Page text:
Schenectady’s new school superintendent, Laurence Spring, had a much harder act to follow in John Yagielski than Yagielski did when he replaced the unpopular, discredited Eric Ely. But so far, we like what we see from Spring, especially his challenge to every teacher and administrator to mentor one child who is struggling academically.
The challenge shows he understands the needs of students in this urban district and has real ideas for helping them achieve. And his ability to inspire the entire staff at one school, Hamilton Elementary in the Mont Pleasant neighborhood, to accept it shows his leadership.
The Schenectady district already has a variety of mentoring programs, most of them involving people from the community reading to or doing homework with kids, or just acting as concerned adults and role models. These are valuable, but there’s nothing like having someone in the building every day who knows exactly what your academic weaknesses are and how to fix them, who is invested in you, who will not let you fail.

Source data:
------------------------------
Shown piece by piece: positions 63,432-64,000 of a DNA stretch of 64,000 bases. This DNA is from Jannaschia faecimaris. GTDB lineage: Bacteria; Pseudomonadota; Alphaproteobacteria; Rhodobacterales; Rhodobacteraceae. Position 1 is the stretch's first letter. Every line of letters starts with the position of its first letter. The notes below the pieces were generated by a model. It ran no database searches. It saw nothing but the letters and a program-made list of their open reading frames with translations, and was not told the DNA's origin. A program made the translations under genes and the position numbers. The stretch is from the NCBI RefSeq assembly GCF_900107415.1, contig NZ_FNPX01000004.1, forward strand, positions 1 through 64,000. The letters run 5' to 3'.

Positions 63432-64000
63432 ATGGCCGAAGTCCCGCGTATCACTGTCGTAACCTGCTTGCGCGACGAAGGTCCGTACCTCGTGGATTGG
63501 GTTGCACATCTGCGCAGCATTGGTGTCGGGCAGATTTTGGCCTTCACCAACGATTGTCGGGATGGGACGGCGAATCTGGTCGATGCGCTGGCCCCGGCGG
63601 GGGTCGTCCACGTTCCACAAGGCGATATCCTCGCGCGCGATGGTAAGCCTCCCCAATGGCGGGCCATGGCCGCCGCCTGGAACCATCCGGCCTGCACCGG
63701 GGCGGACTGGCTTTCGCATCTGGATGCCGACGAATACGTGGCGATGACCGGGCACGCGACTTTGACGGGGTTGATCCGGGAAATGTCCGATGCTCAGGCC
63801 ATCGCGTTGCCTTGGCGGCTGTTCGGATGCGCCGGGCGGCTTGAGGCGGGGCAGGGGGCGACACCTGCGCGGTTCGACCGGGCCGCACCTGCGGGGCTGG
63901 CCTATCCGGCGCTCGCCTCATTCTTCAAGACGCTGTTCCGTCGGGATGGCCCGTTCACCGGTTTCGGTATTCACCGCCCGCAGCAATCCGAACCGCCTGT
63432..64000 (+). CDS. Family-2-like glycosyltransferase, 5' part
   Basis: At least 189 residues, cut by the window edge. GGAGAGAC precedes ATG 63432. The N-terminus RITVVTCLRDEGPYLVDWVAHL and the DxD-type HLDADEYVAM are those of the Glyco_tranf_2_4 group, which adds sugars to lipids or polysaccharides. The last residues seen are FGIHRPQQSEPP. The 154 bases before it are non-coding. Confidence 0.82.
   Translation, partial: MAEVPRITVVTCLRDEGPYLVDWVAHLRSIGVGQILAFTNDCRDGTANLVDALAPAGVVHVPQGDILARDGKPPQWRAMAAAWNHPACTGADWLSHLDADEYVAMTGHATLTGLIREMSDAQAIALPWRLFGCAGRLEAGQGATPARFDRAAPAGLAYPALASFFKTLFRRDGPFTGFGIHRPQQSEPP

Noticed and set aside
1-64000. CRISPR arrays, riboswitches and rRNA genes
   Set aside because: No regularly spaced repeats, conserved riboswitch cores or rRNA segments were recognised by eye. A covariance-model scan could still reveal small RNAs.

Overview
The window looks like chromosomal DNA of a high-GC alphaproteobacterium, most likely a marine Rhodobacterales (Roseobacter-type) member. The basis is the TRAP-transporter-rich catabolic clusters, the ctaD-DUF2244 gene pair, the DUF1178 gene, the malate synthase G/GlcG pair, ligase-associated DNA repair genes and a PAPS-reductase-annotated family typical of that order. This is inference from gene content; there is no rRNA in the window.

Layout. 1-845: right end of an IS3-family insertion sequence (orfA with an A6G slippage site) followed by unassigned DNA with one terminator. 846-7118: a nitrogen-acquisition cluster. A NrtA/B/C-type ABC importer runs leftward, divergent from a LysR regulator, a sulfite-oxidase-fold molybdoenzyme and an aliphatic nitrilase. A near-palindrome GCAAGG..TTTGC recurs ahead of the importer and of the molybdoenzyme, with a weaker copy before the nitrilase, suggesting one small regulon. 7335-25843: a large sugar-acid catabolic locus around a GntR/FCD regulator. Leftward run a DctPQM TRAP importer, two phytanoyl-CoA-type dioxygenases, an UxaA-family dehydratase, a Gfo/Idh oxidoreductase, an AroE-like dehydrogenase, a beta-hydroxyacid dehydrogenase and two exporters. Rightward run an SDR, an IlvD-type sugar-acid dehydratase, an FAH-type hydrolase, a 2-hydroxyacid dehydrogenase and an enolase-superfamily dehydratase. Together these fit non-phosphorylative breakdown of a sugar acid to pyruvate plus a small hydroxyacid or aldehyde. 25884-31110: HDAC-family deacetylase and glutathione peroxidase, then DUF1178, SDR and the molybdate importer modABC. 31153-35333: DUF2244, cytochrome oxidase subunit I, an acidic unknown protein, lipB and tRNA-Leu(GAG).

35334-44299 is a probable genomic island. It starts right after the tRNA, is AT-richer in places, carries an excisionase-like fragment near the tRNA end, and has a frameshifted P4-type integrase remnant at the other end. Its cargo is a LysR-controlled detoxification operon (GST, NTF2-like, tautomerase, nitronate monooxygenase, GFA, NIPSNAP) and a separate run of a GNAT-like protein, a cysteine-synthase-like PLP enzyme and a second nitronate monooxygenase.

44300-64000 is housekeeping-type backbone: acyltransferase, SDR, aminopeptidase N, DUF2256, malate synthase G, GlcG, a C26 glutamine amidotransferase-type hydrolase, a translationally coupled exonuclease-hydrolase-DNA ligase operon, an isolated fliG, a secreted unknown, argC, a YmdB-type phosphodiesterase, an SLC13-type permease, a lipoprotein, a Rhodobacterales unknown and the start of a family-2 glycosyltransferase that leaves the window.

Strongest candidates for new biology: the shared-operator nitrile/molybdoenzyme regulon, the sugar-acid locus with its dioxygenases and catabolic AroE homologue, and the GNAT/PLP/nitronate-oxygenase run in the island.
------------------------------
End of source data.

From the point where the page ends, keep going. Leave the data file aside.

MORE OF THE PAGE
Mentoring is probably easiest at the elementary level, where children are most impressionable and reachable, and necessarily not that far behind their peers. By middle and high school, they may have fallen so far behind and been so turned off to school that failure is taken for granted, and dropping out becomes a real possibility. With those kids the initial mentoring challenge will be to get them to re-engage in school and make the large, but not impossible, effort to catch up.
The teachers at Hamilton have committed to working throughout the year with 33 students at the school who failed the state math and English tests — on their own time for no additional pay. We applaud them for stepping up to Spring’s challenge, and wish teachers at other schools would do the same.